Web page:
Gene-expression microarray

Total RNA was extracted using TRIzol reagent according to the manufacturer's instructions (Invitrogen). Purified total RNA was amplified and labeled using the WT expression kit (Ambion) according to the manufacturer's instructions. The labeled samples were hybridized to Human Promoter Gene 1.0 ST GeneChip arrays (Affymetrix) to assess and compare overall gene-expression profiles as described previously.18 Microarray data were submitted to the Gene Expression Omnibus under accession number GSE38156. Expression profiles of the cells were clustered using hierarchical clustering. Distance between 2 samples was defined with the Pearson correlation using all or selected probes. Probes were selected using the Gene Ontology (GO) database or ChIP-on-chip data of Sox17.

ChIP-on-chip experiment

CD34+CD43 cells from EBs at day 6 of culture were seeded on irradiated OP9 cells and transduced with a 3× Flag SOX17-ERT retrovirus. The cells were further cultured on OP9 cells in the presence of SCF, TPO (20 ng/mL), and 200nM 4-OHT. CD34+ cells were collected at day 27 of culture by magnetic cell sorting using magnetic beads conjugated with anti-CD34 Abs (Miltenyi Biotec) and subjected to a ChIP assay using an anti-FLAG Ab (M2, Sigma). ChIP was carried out as described previously.18 ChIP on chip analysis was carried out using the SurePrint G3 Human Promoter Kit, 1 × 1M (G4873A, Agilent Technologies). Purified immunoprecipitated and input DNA was subjected to T7 RNA polymerase-based amplification as described previously.19 Labeling, hybridization, and washing were carried out according to the Agilent mammalian ChIP-on-chip protocol (Version 9.0). Scanned images were quantified with Agilent Feature Extraction software under standard conditions. The assignment of regions bound by SOX17 around transcription start sites (TSSs) was carried out using direct sequence alignment on the human genome database (National Center for Biotechnology Information Version 36). The location of SOX17-bound regions was compared with a set of transcripts derived from the MGI database. Bound regions that were within −8.0 kb to +4.0 kb of the TSS were assigned. Alignments on the human genome and TSSs of genes were retrieved from Ensembl (http://www.ensembl.org). Intensity ratios (IP/input: fold enrichment) were calculated, and the maximum value for each promoter region of a gene was used to represent the fold enrichment of the gene. Fold enrichment was calculated only for probes for which signals both from IP and input DNA were significant (P < 10−3). ChIP-on-chip data were submitted to Gene Expression Omnibus under accession number GSE38156.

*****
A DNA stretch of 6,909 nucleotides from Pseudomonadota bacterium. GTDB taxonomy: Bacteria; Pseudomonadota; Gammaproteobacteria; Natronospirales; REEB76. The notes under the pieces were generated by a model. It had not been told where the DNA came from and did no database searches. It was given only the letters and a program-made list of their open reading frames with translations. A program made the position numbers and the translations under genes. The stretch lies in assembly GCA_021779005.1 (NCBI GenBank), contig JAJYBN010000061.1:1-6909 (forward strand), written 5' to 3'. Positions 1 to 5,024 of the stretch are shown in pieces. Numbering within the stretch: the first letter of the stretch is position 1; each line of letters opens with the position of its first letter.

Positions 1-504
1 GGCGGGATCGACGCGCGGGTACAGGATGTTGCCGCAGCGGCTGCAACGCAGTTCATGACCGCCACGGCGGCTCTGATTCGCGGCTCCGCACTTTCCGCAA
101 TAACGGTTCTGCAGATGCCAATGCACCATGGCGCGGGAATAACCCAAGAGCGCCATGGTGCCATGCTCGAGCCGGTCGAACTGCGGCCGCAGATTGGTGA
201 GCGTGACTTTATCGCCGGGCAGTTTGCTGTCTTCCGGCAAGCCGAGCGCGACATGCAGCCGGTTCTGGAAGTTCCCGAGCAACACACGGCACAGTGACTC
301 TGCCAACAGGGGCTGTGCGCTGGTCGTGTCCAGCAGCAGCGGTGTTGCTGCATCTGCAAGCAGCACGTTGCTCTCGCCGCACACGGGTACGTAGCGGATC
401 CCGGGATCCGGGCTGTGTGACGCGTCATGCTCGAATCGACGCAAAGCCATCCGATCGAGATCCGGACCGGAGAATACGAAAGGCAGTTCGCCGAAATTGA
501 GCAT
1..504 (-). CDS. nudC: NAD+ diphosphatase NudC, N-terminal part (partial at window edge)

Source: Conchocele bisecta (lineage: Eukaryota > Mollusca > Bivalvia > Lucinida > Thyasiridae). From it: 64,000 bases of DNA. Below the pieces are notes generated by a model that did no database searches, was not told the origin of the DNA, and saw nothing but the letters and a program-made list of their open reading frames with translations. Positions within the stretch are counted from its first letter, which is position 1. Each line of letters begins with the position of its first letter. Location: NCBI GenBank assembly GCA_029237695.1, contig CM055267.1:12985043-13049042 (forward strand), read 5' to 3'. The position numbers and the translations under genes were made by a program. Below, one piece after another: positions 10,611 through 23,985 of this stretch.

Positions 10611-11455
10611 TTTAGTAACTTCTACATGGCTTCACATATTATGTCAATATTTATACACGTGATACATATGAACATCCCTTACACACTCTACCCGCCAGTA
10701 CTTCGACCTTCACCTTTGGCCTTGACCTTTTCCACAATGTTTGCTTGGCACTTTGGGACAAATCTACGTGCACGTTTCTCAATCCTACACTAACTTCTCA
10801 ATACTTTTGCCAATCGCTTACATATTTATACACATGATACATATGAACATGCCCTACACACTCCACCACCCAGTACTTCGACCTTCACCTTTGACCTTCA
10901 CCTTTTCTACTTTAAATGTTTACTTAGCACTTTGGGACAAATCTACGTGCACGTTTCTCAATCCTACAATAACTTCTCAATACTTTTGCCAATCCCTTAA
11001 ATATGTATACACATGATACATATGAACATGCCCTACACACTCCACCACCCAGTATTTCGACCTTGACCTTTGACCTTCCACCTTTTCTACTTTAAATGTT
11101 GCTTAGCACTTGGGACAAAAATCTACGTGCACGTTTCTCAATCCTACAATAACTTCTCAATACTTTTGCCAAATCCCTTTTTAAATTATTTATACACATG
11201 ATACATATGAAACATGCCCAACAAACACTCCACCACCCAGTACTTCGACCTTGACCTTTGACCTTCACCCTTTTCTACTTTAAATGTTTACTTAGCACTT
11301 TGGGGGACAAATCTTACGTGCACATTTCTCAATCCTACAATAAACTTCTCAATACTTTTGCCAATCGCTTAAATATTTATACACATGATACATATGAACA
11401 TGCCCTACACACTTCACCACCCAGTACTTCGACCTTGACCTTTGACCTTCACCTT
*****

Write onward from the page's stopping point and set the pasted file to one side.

GO analysis

GO annotation was obtained using gene2go database (ftp://ftp.ncbi.nih.gov/gene/DATA/gene2go.gz) from Entrez (retrieved January 2012). Human genes were collected from the database and enrichment of SOX17-binding genes was distributed to 2 × 2 contingency tables for all GO terms (having/not having GO and binding/not binding to SOX17). We calculated P for each contingency table using hypergeometric distribution. The P value reflects the likelihood that we would observe the distribution by chance and significant GO terms were selected when P < .001.

Immunostaining